why do I study?

a realisation: transcending beyond the concept of scoring

#debugging #philosophy #essay 2 min read


"What is my motive to study?"
'No, it is not to score, but to learn.'
"Then why do I have inner conflicts when studying?"
'I love studying. The issue is with "why" I am supposed to study. The most causal explanation I can give is that I put too much weightage on my principles against the "study to score" idea, which seeps into my mind when I am practicing and studying.'


I would like to frame things differently to myself now. Instead of solving question papers for the best possible marks (which is inherently the objective behind mock tests and such), I will solve them to check my understanding and refine my knowledge (this aligns with my core values, which is to learn and acquire more knowledge.)

It won't matter if I score low. I would win inevitably if I learnt something new. And I believe that it may make me score more (I mean, if you are crystal clear with your concepts, how can you not score?).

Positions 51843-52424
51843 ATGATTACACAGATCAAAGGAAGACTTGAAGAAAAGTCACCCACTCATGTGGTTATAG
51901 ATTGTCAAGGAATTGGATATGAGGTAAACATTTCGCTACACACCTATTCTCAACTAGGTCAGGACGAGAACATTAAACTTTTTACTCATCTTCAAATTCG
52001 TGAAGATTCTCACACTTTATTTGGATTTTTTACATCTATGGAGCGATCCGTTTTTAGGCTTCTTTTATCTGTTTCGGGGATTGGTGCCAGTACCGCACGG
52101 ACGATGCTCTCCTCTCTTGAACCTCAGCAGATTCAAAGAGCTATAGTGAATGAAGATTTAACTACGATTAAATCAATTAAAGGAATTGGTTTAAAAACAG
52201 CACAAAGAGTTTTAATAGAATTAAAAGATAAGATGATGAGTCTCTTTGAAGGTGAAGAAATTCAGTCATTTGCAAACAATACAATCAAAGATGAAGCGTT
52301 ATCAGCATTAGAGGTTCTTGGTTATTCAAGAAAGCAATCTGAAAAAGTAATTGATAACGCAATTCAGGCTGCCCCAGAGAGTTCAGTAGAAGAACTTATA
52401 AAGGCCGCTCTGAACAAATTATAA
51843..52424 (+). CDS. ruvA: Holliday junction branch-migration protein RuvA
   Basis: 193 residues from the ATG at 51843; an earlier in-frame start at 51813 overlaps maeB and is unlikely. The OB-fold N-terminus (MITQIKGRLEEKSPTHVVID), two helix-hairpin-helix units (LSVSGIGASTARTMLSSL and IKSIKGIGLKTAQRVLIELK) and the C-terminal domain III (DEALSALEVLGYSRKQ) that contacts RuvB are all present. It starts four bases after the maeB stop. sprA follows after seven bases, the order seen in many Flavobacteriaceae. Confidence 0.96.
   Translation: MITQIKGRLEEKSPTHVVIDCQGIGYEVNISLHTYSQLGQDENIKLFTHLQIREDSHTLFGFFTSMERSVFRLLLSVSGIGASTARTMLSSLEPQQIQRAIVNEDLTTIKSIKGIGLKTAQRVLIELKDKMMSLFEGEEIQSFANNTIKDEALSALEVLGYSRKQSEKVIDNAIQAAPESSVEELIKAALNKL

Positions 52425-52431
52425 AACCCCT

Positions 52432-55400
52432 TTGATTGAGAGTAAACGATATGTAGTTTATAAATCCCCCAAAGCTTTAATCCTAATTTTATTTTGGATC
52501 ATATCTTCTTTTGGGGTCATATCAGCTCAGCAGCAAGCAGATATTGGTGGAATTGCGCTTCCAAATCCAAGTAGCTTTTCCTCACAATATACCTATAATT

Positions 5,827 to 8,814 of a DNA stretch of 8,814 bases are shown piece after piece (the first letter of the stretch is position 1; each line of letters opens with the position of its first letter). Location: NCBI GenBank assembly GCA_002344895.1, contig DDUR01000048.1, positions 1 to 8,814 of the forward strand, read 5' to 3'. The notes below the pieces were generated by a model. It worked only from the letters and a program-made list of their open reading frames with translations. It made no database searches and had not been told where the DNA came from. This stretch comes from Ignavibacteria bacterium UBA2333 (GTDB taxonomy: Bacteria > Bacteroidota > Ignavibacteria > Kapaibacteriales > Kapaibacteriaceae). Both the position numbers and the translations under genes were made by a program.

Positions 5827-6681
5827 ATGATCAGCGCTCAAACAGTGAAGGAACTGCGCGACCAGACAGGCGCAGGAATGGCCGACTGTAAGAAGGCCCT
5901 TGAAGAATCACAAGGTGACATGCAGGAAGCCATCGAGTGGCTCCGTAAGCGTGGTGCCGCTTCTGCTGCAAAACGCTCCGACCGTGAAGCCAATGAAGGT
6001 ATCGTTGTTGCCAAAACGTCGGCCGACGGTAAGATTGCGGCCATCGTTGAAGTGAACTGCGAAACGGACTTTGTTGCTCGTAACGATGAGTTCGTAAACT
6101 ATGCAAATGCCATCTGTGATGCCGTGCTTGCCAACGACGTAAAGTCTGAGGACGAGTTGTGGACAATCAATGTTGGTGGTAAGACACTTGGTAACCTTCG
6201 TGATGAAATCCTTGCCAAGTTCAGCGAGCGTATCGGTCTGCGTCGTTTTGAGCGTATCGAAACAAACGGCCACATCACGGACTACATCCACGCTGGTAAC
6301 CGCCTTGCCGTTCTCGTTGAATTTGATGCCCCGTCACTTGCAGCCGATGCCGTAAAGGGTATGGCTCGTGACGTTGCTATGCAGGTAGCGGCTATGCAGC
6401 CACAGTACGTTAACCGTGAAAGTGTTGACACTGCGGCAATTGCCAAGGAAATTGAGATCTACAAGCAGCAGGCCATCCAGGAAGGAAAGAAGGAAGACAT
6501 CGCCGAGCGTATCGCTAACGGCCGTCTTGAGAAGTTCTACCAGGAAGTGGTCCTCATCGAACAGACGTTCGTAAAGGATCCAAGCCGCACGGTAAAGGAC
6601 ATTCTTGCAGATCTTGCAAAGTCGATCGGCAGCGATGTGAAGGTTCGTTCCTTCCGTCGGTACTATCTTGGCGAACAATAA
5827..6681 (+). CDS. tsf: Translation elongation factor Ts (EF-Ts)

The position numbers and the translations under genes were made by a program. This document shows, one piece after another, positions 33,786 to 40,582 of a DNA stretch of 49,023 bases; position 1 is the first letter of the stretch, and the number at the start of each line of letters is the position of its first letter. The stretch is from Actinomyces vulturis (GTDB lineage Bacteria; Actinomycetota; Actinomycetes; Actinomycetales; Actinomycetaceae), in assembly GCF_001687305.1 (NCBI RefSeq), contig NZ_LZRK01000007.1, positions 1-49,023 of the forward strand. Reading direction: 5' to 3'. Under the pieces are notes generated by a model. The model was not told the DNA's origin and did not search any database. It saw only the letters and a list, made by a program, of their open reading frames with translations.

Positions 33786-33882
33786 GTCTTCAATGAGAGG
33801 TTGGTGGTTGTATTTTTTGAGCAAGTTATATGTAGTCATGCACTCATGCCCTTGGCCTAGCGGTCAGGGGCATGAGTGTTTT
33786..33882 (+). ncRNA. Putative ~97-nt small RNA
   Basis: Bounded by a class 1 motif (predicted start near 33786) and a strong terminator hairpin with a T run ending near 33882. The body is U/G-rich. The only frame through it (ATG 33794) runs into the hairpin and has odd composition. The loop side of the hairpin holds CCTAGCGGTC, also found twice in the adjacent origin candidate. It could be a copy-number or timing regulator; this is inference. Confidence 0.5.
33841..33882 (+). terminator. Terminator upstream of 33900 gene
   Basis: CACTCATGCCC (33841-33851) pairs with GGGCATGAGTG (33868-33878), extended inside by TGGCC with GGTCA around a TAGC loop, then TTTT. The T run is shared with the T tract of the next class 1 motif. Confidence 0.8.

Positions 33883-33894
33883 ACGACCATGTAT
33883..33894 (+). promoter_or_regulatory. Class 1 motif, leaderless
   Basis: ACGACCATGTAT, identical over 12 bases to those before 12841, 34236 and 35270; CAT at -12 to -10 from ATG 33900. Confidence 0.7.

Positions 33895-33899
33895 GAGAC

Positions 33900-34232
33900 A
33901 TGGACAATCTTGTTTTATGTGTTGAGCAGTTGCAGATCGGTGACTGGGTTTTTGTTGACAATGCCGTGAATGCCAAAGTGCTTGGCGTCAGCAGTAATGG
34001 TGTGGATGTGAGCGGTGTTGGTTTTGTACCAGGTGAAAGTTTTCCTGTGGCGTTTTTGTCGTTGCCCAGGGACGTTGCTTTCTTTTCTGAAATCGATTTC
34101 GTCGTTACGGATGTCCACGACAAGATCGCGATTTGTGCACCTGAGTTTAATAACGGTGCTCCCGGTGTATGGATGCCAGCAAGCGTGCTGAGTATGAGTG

But the main motive is to keep in mind that I am not doing it for the marks.


Whenever I will watch a video on a concept or revise a topic, I would make myself remember my intentions of doing so. And they are:

  1. I love learning, and I will learn for the sake of learning (intrinsic motivation).
  2. It will help me understand the world.
  3. I can use it to contribute to the world.

wb college?

Many students, including me, get startled when they think about college. "Oh no, I have got to do X and Y to get into a good college!".
I believe this is some sort of FOMO, but everything will be alright eventually. If you have your reasons clear, you are going to accomplish your job.

My parents worry about this too, because I am too "away" from the mainstream. This does not align with their ideology; well, they were raised in a different era and a different way.


I do realise that I had been in a slump. I had lost my curiosity, because I forgot my reasons why I study. Maybe this is high time that you too realise why YOU study.

Studying and learning should be fun, not mundane and aimless, which is why you need to understand what tickles your inner (studious) Laughing Buddha to wake up.

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